The IEA has two Experimental Project Residency Programs, one for Electronic Media / Film (Time-based) and one for Visual Art (Print-media).
Deadline: January 15, 2020
The IEA has two Experimental Project Residency Programs, one for Electronic Media / Film (Time-based) and one for Visual Art (Print-media).
Deadline: January 15, 2020
August 26-30, the IEA hosted Ziyang Wu for a NYSCA Electronic Media & Film residency. Ziyang’s week was marked by new research and shared research. Ziyang generously requested to present his research in a public presentation in Holmes Auditorium. The presentation was at the start of the academic year and was an inspiring academic kick-off for the Alfred Community. Ziyang shared his project and process including the moving image and screen-3D collage aspect of his practice, web-based recommendation algorithms, and chatbot AI used for the construction of narratives, all of which he uses in in arriving at his finished artworks.
In the IEA studio and Expanded Media studios, Ziyang had a productive time learning about real-time video-mixer and software processing, VR 3D sculpting and visual programming environments that support realtime video and VR processing. Finally, up in the Expanded Media Immersive Gallery, Ziyang did a documentation installation of a three-channel WIP featuring residency-remixed content from his projects.
Ziyang Wu has shown his work internationally in China, USA, and Europe including the solo exhibition at CO2 Gallery in Florence, the twoperson exhibition at Nancy Margolis Gallery in New York, and group exhibitions at the Medici Palace and the Milan Design Week in Italy, the Today Art Museum and the Times Art Museum in Beijing, the Powerlong Museum in Shanghai, the Walker Art Center and the Rochester Art Center in Minnesota, the Academy Art Museum in Maryland, The Hole Gallery and Microscope Gallery in New York.
Originally from Jiangsu, China, Ziyang Wu received his MFA from Rhode Island School of Design, and his BFA from Florence Academy of Fine Arts. He currently teaches at the School of Visual Arts in the Fine Arts Department.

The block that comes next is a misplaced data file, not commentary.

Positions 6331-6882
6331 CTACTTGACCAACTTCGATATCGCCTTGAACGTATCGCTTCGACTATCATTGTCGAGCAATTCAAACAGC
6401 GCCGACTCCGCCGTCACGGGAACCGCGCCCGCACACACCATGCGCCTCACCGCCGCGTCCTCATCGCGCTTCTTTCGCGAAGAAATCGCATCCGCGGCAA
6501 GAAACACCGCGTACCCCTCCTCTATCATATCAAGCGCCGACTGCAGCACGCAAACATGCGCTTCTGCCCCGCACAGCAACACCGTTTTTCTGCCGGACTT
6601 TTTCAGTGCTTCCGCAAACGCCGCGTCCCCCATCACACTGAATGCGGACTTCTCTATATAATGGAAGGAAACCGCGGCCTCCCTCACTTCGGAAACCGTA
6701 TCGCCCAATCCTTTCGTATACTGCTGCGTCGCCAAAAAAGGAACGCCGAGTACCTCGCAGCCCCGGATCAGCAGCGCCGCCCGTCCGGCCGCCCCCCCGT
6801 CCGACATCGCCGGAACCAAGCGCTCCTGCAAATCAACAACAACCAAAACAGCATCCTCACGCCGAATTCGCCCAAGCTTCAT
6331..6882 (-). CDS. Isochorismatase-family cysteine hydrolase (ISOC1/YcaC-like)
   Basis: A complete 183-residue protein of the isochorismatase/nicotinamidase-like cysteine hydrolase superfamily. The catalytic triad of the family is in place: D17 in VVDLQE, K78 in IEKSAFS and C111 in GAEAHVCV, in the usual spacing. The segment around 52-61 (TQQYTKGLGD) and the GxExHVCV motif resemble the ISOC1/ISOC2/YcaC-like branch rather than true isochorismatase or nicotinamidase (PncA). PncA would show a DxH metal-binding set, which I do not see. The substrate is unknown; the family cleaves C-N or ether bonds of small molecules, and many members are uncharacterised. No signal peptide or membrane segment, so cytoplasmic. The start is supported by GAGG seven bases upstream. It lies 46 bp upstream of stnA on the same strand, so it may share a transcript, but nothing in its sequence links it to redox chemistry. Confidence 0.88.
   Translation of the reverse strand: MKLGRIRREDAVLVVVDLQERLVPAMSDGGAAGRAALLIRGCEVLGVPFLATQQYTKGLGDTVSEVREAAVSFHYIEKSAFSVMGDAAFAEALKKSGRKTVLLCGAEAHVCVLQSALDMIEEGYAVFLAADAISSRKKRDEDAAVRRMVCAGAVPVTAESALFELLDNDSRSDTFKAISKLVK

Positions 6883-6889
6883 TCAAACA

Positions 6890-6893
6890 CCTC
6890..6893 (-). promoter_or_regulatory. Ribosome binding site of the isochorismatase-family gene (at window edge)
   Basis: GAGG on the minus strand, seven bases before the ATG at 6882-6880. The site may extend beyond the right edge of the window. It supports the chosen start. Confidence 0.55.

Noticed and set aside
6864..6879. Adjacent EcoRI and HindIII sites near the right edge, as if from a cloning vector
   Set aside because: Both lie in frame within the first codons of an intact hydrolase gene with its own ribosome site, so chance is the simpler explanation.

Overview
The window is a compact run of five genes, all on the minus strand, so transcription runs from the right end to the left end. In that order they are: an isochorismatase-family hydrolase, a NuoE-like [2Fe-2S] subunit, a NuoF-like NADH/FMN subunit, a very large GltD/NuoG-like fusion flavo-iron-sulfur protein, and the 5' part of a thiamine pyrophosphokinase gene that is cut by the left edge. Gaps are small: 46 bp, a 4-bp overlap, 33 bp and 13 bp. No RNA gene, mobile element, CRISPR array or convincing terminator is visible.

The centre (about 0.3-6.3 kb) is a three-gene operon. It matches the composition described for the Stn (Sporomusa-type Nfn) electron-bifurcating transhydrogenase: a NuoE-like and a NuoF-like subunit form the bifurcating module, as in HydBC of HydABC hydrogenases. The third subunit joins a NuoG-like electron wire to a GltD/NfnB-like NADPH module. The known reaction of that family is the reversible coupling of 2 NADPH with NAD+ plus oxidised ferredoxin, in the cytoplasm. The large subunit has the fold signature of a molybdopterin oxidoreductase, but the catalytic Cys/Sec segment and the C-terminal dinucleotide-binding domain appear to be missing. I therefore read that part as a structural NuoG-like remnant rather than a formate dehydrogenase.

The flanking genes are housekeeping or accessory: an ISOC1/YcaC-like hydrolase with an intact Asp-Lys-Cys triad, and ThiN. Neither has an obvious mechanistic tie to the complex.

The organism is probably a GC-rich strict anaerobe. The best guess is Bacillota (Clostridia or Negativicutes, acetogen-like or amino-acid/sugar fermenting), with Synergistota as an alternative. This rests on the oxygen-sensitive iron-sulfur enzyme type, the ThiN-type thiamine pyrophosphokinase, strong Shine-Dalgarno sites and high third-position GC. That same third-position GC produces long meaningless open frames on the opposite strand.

August 19-23 was an action-pack, productive, Visual Arts residency week with the celebrated NYC artist team – LoVid, Tali Hinkis and Kyle Lapidus. LoVid’s 2019 resiliency marks the third time that LoVid has joined us at the IEA, previous residencies were in 2010 & 2006.
During their residency week Kyle Lapidus spent studio time generating new video recordings with both with the LoVid Synth and the Expanded Media Sandin IP. From this new content Tali Hinkis edited and collaged new images for prints. The prints were made on a number of different print-media including, large format dye sublimation prints on satin fabric, digital prints on IEA Xuan bamboo paper and digital prints on both matte paper and watercolor cotton rag. As well, LoVid printed on canvas and photo-Tex sticker paper! Another project for LoVid during their residency was a producing small a print edition of two-color silkscreen on digital prints. Thanks to Myles Calvert for working with Tali & Kyle on the silkscreen prints. Lastly Tali composited a selection of video footage that Kyle had recorded during the residency for a seven-channel video presentation on the TSI/Harland Snodgrass Gallery.
LoVid is Tali Hinkis and Kyle Lapidus. LoVid’s work includes immersive multimedia performance and installations, textile works, participatory projects, videos. Collaborating since 2001, LoVid’s projects have been presented at Real Art Ways (CT), Moving Image Art Fair (NY), Daejeon Museum (Korea), Everson Museum (NY), Smack Mellon (NY), CAM Raleigh (NC), Netherland Media Art Institute (Netherlands), The Jewish Museum (NY), The Neuberger Museum (NY), The New Museum (NY), and ICA (London), among many others. LoVid has performed and presented works at: Issue Project Room (NY), Museum of Moving Image (NY), Lampo (Chicago), International Film Festival Rotterdam (Netherlands), MoMA (NY), PS1 (NY), River to River Festival (NY), The Kitchen (NY), and FACT (Liverpool) among many others. LoVid’s projects have received support, awards, grants, and residencies from organizations including: NY Hall of Science, The Robert Rauschenberg Foundation, Cue Art Foundation, Eyebeam, Harvestworks, Wave Farm, Rhizome, Franklin Furnace, NYFA,LMCC, NYSCA, and Greenwall Foundation.
Double Real On View Friday, August 9–Sunday, November 24, 2019
Burchfield Penney Art Center – In The Front Yard Gallery
Work by Artists:
Peer Bode • Andrew Deutsch • Monica Duncan + Monica Duncan + Senem Pirler • Katherine Liberovskaya + Diane Ludin • Brian Murphy • Allen Riley • Rebekkah Palov • Eiko Otake • Linda Ryan • Anna Scime • Samantha Sloan • Eric Souther • Miatta Kawinzi